Having confirmed that HtxB is able to bind phosphite at pH values lower than 6 by NMR, we used Microscale Thermophoresis (MST) to determine a Kd for this interaction (Fig. 4 and Table 3). We labeled the protein with the amine reactive dye, NT-647-NHS, rather than the His-tag fluorescent label that we used in our previous study24, which cannot make a stable interaction with the protein at pH 5. A 1:1 ratio of protein molecule to dye was achieved via attachment to a surface exposed lysine group. We determined the Kd for HtxB binding to hypophosphite as 650 ± 130 nM (in 40 mM citrate-phosphate buffer, pH 7.4), compared to 560 ± 110 nM in 50 mM pH 7.4 HEPES buffer using the His-tag label (recorded previously24). Under the same citrate buffer conditions, no binding of phosphite to HtxB was detected up to 100 mM phosphite, but on adjusting the pH of the buffer to 5, HtxB binds phosphite weakly, with a Kd of 1.74 mM. The reduction of pH also results in an approximately two-fold reduction in binding affinity for hypophosphite, with a recorded Kd value of 1.46 μM. Thus, even though HtxB can be crystallised in a closed conformation with a large excess of phosphite at pH 5, the MST results corroborate the NMR experiments, demonstrating that the binding affinity for the ligand in solution is weak.

Figure 4
figure 4

Thermophoresis determined binding affinities of WT HtxB and D206A HtxB for phosphite and hypophosphite. Binding curves for (A) HtxB WT and (B) HtxB D206A with hypophosphite (black, pH 7.4; red, pH 5) and phosphite (blue, pH 5). Proteins were labelled with NT-647-NHS dye (10 nM final concentration) and MST performed in 40 mM citrate-phosphate buffer, 250 mM NaCl, 0.05% Tween-20, pH 7.4 or pH 5, with proteins subject to 22 seconds of thermophoresis. As appropriate, labeled proteins were mixed with serial dilutions of hypophosphite or phosphite. Calculated dissociation constants, Kd, are listed in Table 2. Error bars indicate the standard deviation from the mean of three independent titrations.

Table 3 Calculated Kd values for ligands binding to WT HtxB and D206N/D206A HtxB mutants at pH 7.4 or pH 5 (NBD = no binding detected up to 100 mM ligand).

The effect of D206A and D206N Mutations on Ligand Binding in HtxB

To probe the role of the D206 in ligand binding we generated D206A and D206N mutants of HtxB. Both proteins were produced and purified using the same methods as for WT HtxB. The mutations produced no gross changes in the secondary structure content of the protein, as observed by CD spectroscopy (Supplementary Fig. S2). MST assays show that in the presence of 20 mM acetate the D206A mutant binds hypophosphite at both pH 7.4 and pH 5, but with a ca. 5000 × reduction in binding affinity compared to the WT protein in the same conditions (Fig. 4 and Table 3). When we assayed D206A HtxB in acetate-free conditions at pH 7.4, no binding of hypophosphite could be detected up to 400 mM of ligand (data not shown). No evidence of D206A HtxB binding to phosphite at either pH 7.4 or 5 could be detected and 31P NMR spectra of D206A HtxB in the presence of 10 mM phosphite did not show significant linebroadening of the phosphite peak across the pH range 4–9 (Fig. 3C). The D206N mutation renders D206N HtxB incapable of binding phosphite or hypophosphite at pH 5 or 7.4, as determined by MST with up to 100 mM of ligand (Table 3).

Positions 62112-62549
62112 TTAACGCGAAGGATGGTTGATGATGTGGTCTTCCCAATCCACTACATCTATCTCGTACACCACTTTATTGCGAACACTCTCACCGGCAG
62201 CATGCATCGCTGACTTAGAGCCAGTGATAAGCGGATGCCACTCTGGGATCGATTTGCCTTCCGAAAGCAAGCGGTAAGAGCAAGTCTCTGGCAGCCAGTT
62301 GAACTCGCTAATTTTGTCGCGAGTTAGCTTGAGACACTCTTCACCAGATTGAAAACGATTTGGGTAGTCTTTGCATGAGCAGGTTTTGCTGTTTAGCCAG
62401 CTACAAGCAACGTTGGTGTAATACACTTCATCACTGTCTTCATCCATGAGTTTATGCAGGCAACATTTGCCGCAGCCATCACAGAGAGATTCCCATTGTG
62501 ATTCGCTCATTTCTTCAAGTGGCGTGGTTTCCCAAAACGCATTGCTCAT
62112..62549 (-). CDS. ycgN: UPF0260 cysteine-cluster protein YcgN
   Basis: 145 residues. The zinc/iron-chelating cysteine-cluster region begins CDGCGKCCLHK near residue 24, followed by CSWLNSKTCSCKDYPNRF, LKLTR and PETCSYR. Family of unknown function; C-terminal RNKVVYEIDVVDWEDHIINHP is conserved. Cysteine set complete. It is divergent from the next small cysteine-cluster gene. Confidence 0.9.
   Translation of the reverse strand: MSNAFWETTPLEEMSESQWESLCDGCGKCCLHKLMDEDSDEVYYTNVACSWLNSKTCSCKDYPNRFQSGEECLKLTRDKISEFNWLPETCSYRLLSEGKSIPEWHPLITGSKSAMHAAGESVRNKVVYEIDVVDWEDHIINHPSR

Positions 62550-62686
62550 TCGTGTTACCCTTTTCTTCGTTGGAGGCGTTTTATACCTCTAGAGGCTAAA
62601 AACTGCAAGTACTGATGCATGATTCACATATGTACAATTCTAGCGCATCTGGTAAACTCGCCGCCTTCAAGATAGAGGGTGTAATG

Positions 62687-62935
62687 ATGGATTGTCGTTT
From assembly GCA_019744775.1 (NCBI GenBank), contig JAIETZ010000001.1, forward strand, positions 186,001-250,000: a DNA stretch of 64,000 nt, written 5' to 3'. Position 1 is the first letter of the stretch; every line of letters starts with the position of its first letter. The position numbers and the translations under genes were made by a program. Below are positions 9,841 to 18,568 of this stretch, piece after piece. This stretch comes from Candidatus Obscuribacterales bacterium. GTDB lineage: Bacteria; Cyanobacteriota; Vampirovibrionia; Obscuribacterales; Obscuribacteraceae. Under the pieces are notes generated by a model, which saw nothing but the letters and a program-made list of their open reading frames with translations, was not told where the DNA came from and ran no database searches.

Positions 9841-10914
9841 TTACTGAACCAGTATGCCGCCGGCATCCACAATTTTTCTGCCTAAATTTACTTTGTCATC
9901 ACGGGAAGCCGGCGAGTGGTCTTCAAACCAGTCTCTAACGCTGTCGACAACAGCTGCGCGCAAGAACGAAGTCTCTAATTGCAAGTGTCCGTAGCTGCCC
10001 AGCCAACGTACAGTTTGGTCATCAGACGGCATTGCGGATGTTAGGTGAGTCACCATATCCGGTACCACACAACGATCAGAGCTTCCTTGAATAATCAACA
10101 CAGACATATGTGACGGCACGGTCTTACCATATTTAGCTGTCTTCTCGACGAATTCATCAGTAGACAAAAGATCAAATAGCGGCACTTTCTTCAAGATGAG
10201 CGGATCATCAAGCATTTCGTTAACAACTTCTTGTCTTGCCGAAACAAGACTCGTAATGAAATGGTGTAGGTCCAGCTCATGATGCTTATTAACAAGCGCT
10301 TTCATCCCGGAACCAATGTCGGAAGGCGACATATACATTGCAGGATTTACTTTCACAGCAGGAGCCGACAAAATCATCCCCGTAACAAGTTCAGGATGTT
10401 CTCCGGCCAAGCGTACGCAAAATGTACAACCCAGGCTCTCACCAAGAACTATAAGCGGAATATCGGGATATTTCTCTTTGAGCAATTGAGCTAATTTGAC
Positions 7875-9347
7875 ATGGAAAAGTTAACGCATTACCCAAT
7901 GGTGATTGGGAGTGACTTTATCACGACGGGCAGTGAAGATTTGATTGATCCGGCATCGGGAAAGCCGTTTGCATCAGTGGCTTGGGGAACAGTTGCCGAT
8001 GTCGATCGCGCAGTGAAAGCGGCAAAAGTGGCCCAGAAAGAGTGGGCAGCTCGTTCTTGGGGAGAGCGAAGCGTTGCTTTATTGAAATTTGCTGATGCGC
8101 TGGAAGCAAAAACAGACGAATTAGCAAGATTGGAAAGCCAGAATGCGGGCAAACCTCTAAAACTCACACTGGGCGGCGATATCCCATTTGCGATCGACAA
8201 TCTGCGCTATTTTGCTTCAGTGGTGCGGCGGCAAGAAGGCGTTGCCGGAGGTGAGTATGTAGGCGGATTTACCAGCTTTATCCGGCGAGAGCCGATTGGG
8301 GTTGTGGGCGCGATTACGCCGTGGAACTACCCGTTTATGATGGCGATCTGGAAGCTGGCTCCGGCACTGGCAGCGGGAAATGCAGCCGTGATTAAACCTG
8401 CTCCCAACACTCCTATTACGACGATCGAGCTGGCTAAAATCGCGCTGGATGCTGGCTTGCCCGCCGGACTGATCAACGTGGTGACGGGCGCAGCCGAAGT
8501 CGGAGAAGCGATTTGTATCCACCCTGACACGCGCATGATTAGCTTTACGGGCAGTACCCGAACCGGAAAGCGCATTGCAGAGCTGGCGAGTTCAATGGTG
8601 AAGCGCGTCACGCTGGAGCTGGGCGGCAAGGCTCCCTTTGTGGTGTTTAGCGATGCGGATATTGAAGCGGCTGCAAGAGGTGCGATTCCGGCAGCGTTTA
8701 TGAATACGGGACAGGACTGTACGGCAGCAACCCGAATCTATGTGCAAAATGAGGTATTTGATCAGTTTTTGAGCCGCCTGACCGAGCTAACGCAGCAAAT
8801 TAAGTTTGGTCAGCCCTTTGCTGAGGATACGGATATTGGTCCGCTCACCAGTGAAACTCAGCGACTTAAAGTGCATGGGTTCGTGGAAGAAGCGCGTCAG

D206A HtxB was crystallised in complex with hypophosphite (PDB:6GHT) in a closed conformation that was equivalent to the WT complex (see Table 1 for data collection and refinement statistics). In the structure, the extra space generated by the alanine mutation allows for a single molecule of acetate to fulfill the role of D206 in the WT protein, forming two hydrogen bonds to R178, and a further hydrogen bond to the indole ring-nitrogen of W68 (Fig. 5A). We cannot account for the origin of the acetate, but this explains why we only detect binding of hypophosphite to D206A HtxB via MST in acetate containing buffers. All of the atoms of the acetate molecule lie in plane of the guanidinium group of the arginine, forming a classic end-on salt bridge interaction. This differs from the direction of approach of the aspartate to the arginine in the WT complex, where the two oxygen atoms of the aspartate lie 1 Å below the plane of the guanidinium group, with the Cα-Cβ bond of D206 offset by approximately 75° from the same plane (Fig. 5B). It is not possible to say from the electron density map or interactions with the surrounding residues if the acetate is protonated at the oxygen that points towards the hypophosphite, but the crystallisation pH is less than the pKa of acetate (4.76)30. The mode of binding of the hypophosphite and the degree of domain closure is the same as the WT protein (RMSD Cα: 0.19 Å) (Fig. 5C), but the binding of the acetate slightly disrupts the local packing around the binding pocket, causing a change in rotamer conformation of M18 (Fig. 5D). Clearly, the high concentration of hypophosphite in the crystallisation experiment along with the presence of acetate favours the formation of a closed, ligand-bound complex of D206A HtxB, that would not readily form in solution, given the weak binding affinity for ligand. However, the observation of acetate binding to facilitate the formation of the buried salt bridge in the closed complex of D206A HtxB, suggests that this intramolecular interaction is a prerequisite for capture of the ligand.